Scott D. Pierce: Despite the liars, PBS’ ‘George W. Bush’ takes a cold, hard look at the former president

(Photo courtesy of the George W. Bush Presidential Library and Museum) Former President George W. Bush is profiled in a two-part, four-hour “American Experience” documentary that airs Monday and Tuesday on PBS/Ch. 7.

How do you make a documentary when you’re interviewing documented liars?

The filmmaker behind PBS’ biography of former President George W. Bush had to convince himself that the liars weren’t lying to him. Including former Bush chief of staff Andy Card and former press secretary Ari Fleischer, who appeared before TV critics with Barak Goodman to promote the program.

Quite frankly, I couldn’t imagine writing a column quoting either Card or Fleischer. They lied to the American people about the reasons the United States went to war in Iraq. They lied about the evidence that Saddam Hussein’s regime had weapons of mass destruction. They lied repeatedly in defense of the lies proffered by everyone in the Bush administration, up to and including the president himself.

That’s not opinion, that’s fact.

(Photo courtesy of Rahoul Ghose/PBS) Barak Goodman, the writer/producer director of “George W. Bush,” former Bush chief of staff Andy Card and former Bush press secretary Ari Fleischer take questions from members of the Television Critics Association.

And I was having trouble understanding how Goodman could have included Card and Fleischer — and a number of other documented liars — in the two-part, four-hour “American Experience” documentary that airs Monday and Tuesday at 8 p.m. on PBS/Ch. 7.

“There’s a difference between deceit and self-deceit,” he told me after the news conference. “And I think that what this administration, with some exceptions, underwent was a process of self-delusion. Not that they set out to lie to the American people, they lied to themselves.”

Even if that’s true when it comes to nonexistent weapons of mass destruction and the war in Iraq — and his own documentary raises questions about that — it’s not like Fleischer stopped lying when he left the White House. He lied about the Hillary Clinton campaign spreading the false rumor that former President Barack Obama wasn’t born in the United States. He lied when he claimed he didn’t repeatedly lie in the run-up to the Iraq War. He lied about reports examining what happened, claiming they vindicated Bush — and himself. They didn’t.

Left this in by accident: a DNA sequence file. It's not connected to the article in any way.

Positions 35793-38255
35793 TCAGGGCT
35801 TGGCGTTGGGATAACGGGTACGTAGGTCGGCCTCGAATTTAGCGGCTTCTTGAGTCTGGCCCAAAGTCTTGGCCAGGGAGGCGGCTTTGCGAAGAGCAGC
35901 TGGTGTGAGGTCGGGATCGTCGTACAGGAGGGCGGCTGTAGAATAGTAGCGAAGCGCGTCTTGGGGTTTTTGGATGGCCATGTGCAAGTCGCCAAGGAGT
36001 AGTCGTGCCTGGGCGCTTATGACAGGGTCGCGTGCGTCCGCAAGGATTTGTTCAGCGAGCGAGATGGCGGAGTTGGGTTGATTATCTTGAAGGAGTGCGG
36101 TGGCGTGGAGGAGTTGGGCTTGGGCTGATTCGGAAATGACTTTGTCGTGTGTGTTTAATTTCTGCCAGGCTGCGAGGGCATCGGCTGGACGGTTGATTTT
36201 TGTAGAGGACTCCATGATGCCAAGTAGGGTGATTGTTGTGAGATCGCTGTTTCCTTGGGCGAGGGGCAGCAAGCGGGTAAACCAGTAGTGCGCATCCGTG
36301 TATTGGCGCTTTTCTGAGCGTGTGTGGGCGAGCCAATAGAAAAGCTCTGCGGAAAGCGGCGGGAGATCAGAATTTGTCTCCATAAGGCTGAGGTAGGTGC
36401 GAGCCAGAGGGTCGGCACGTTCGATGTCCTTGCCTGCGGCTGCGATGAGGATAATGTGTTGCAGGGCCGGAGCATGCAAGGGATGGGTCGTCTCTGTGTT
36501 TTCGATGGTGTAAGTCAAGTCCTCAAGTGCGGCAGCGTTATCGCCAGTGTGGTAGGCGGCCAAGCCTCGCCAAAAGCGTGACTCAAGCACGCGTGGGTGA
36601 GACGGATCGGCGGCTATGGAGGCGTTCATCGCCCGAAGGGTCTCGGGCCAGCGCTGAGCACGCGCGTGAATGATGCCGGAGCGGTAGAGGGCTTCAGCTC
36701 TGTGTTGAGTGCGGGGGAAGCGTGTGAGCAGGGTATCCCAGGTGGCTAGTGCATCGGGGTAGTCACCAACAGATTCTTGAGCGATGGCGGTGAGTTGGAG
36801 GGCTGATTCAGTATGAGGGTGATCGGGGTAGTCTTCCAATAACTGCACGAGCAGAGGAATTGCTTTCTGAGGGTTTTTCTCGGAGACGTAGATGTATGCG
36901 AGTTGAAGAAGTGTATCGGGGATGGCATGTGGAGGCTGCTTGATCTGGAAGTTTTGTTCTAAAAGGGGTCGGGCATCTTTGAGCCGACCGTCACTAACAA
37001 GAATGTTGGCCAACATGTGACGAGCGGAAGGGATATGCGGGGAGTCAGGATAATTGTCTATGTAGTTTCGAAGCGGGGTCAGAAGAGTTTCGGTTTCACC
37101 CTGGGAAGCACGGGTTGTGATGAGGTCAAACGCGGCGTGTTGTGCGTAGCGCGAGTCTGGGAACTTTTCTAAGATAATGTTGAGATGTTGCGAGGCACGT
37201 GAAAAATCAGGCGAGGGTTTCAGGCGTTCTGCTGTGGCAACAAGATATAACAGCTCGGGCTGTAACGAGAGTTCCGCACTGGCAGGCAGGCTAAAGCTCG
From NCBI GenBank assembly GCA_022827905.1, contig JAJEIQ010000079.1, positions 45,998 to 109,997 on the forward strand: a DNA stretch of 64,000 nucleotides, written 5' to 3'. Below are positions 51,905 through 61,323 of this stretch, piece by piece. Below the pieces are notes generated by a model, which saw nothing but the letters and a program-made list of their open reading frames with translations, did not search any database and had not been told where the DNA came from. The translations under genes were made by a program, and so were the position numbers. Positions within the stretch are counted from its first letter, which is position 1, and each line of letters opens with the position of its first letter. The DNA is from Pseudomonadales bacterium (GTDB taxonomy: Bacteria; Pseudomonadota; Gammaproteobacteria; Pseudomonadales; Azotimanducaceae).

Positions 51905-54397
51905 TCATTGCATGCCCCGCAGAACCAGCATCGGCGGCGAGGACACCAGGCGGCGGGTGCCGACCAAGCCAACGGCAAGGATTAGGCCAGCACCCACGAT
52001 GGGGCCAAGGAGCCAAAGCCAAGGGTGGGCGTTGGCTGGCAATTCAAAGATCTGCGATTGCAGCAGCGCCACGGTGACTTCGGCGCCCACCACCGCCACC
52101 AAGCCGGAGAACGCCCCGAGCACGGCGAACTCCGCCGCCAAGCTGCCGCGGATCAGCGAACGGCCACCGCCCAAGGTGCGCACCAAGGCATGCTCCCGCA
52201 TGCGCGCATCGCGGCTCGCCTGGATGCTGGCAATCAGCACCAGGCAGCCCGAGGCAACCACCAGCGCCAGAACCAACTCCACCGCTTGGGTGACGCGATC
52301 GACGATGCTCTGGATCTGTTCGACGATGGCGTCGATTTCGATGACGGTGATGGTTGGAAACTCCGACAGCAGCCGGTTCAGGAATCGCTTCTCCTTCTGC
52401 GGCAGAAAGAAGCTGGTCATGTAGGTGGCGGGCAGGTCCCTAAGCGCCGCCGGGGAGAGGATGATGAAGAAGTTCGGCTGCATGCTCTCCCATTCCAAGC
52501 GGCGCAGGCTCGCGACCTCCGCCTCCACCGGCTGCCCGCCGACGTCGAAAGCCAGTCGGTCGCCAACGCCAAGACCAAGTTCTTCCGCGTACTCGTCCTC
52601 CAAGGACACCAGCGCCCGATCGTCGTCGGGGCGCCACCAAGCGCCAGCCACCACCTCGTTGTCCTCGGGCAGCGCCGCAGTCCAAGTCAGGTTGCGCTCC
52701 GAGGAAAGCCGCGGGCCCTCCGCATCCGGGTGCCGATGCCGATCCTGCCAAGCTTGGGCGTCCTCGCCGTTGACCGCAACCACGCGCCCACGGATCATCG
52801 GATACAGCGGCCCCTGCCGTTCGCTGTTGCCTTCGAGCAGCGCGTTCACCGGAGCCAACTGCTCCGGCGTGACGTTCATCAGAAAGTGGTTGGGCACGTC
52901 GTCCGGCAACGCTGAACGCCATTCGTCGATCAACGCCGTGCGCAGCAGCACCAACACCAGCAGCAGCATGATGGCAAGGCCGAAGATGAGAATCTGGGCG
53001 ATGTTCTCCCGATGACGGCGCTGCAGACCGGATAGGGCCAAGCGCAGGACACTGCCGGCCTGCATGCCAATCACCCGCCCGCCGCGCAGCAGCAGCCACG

But Goodman defended including Fleischer and Card in the documentary.

“The fact is, these were the guys who were there,” he told me — an excellent point. It’s also true that in every one of PBS’ extraordinarily good “American Experience” presidential portraits, supporters and subordinates who haven’t always told the truth have been interviewed.

(I shudder to think about the task faced by whoever eventually tackles the Donald Trump documentary for “American Experience.”)

Goodman tried to reassure me that he got the truth out of Card and Fleischer. “Believe me, when we talked to them, our antennae were up for spin and for deception and all of those things. I didn’t find that to be the case in the interviews they gave us,” he said.

It’s his documentary. That’s his judgment. But it’s deeply disturbing to see Fleischer given time in the documentary to claim he was, himself, in the dark about WMD without the context that he is, yes, a documented liar.

Goodman correctly pointed out that his documentary is “harder on” other members of the Bush administration, including former Vice President Dick Cheney. But he maintains that Fleischer, Card and other members of the administration “really believed what they were saying,” because he’s convinced that — despite their history of lying — they told him the truth.

“But why did they believe it?” Goodman said. “Why did they believe faulty intelligence? Why did they get that far? Those were the key questions for us to face. And I think that’s what our film does.

“And I think going back to look at that administration and what happened in the disastrous decision making that got us into a war in Iraq, it became much more complicated than simply — they were lying.”

That much is clearly true.

The “American Experience” documentary is by no means a whitewash. It’s not just Bush supporters extolling his virtues, it’s historians and journalists offering facts, and Bush detractors offering criticism. It doesn’t hesitate to show Bush at his best or at his worst. It doesn’t hesitate to point out the many lies told about Iraq, campaign opponents and more.

It’s worth watching — if you keep in mind that truth wasn’t necessarily at the top of the agenda for many former Bush administration officials who are interviewed.